I truly believe that not only will there be 15,000 jobs created by the development of the Pebble deposit, but the community will benefit as a whole. Schools, hospitals the municipalities will have more money from the wealth generated from the mine and that will improve the standards of living for all. You’ve seen the social effects of mining more than anyone, what is your opinion?
DL: Well there almost all helpful, productive, higher standards of living, increased security, especially a mine like Pebble, which will probably span several generations. And in Alaska, the Alaskan government is in favor of the development, the district government is in favor of the development and most of the indigenous communities are in favor of development. So it’s surprising that they have been able to stop this development. Money from mines is new wealth. The money that comes out of a large high-grade mine benefits all.
MK: What do you see as the final outcome with respect to the Pebble project? You’ve worked with many majors, developing the deposits, finding deposits, selling them to the majors, what do you see as a shareholder yourself in Northern Dynasty as the eventual outcome for Northern Dynasty shareholders?
DL: I think the best outcome would be for a large company already experienced in producing copper and gold or a consortium of producers to take the project over.
MK: Like what took place with Escondida for example?
DL: Escondida was a consortium. A lot of additional money will have to be put into the development
MK: So you believe this project will warrant and attract billions of dollars in capital for infrastructure?
DL: Absolutely, I have, no question whatsoever. Pebble’s published ore grade of the deposit is higher than the ore grade in many of the Arizona, New Mexico mines, and higher than the number of big mines in production today like Highland Valley.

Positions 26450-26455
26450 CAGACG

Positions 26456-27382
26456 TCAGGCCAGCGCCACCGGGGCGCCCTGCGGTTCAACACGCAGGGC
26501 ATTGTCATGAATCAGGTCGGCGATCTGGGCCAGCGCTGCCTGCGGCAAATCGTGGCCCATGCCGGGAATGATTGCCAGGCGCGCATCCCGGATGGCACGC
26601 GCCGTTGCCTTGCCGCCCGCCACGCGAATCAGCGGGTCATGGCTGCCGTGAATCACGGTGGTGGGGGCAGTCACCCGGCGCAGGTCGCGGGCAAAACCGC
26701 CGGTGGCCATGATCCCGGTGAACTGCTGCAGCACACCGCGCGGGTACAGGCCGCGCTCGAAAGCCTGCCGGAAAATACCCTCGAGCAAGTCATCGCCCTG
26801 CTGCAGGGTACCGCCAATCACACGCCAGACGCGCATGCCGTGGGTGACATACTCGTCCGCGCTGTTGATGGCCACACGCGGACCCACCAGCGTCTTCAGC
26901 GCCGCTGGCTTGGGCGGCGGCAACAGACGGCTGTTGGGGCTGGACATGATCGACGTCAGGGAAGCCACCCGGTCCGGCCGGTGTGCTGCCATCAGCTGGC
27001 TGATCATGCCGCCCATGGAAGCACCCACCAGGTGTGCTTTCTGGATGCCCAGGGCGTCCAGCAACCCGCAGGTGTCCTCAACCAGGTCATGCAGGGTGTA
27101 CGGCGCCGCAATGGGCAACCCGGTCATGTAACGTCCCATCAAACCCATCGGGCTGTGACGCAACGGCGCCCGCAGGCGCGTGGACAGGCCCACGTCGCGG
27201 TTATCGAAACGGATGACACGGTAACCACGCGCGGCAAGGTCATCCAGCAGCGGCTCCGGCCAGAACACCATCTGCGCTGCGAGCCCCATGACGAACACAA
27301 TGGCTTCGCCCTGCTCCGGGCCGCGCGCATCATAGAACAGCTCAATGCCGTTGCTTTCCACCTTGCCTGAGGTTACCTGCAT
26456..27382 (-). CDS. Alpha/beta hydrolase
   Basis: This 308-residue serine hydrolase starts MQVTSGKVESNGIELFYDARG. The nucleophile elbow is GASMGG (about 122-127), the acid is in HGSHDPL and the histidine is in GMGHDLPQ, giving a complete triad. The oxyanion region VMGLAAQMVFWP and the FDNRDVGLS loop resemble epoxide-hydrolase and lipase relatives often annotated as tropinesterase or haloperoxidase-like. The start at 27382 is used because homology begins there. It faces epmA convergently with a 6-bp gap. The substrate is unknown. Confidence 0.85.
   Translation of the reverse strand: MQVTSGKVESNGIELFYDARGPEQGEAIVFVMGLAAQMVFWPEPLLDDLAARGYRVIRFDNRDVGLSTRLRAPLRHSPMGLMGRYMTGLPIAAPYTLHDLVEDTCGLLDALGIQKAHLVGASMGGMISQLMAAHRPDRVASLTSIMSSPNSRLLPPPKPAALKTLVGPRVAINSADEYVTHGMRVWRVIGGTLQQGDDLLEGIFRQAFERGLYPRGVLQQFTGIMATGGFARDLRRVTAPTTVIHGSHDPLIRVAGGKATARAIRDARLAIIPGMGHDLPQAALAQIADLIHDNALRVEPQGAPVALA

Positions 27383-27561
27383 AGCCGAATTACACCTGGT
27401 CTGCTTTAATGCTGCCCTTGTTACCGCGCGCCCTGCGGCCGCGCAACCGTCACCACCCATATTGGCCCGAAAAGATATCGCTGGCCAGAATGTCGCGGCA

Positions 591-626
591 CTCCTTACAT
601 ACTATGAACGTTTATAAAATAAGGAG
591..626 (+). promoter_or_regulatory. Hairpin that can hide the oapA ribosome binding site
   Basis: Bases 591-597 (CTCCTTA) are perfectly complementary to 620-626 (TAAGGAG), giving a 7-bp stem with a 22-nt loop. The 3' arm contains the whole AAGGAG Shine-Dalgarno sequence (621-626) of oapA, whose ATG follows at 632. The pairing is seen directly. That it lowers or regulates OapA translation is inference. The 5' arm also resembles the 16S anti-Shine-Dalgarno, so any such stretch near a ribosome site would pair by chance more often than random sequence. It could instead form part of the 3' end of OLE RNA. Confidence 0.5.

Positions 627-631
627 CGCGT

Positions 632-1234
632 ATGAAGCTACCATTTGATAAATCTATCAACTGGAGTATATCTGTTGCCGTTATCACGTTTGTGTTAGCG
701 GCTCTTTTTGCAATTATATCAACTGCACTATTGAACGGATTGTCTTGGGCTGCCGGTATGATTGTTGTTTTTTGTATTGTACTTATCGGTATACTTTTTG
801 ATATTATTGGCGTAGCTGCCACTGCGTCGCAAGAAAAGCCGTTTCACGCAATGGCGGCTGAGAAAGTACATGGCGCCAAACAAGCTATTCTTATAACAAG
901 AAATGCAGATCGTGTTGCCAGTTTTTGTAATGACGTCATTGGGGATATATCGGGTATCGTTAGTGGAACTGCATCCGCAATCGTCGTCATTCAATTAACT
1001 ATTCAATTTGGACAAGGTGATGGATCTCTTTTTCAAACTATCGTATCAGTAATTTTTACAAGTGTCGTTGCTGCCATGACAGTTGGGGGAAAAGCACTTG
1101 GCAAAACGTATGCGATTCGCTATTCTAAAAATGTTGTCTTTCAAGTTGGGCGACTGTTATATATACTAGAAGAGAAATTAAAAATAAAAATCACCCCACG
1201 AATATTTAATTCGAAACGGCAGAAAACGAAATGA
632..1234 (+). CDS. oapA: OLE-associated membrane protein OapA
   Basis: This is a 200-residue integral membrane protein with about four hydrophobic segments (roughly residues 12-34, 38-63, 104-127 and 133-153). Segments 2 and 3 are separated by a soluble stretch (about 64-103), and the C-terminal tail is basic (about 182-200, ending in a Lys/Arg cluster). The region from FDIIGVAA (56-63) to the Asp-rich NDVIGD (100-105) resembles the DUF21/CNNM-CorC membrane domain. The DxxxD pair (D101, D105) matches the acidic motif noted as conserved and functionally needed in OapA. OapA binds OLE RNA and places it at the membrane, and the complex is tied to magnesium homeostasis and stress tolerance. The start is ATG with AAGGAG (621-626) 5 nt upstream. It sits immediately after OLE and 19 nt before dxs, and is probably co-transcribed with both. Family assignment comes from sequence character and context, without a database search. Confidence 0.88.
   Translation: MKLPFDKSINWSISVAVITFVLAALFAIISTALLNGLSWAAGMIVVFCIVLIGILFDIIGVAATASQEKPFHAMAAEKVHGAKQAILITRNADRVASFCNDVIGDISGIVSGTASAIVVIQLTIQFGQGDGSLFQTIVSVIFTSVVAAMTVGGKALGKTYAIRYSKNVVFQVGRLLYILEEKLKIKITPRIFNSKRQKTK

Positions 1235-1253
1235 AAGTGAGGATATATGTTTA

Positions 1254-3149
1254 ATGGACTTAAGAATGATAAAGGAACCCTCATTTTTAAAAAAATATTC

MK: And it will also be a clean concentrate?
MK: Whereas Escondida is more of a dirty concentrate now
DL: Yes, that’s right.
MK: Do you want to explain why clean concentrate is so important to my subscribers?
DL: Well there a number of minerals that typically occur with the copper minerals, and minerals that contain gold and some of these minerals like enargite, which contains arsenic, and minerals that contain mercury produce a dirty concentrate.
MK: And Mother Nature blessed Pebble because none of those ‘nasties’ are an issue in the Pebble concentrate?
DL: That’s right.
MK: So to conclude this Q&A; I just want to make sure we’re absolutely clear here, you’re a shareholder and you believe this is a world class deposit, you believe its economically viable, you believe it will be developed and put into production and it will be a multi-generational asset, am I correct on all fronts there?
DL: You are.
MK: I agree completely, as a large shareholder myself, I agree 100% with everything you said. David I thank you for your time in and sharing your thoughts with my subscribers.
DL: Good, thank you Marin.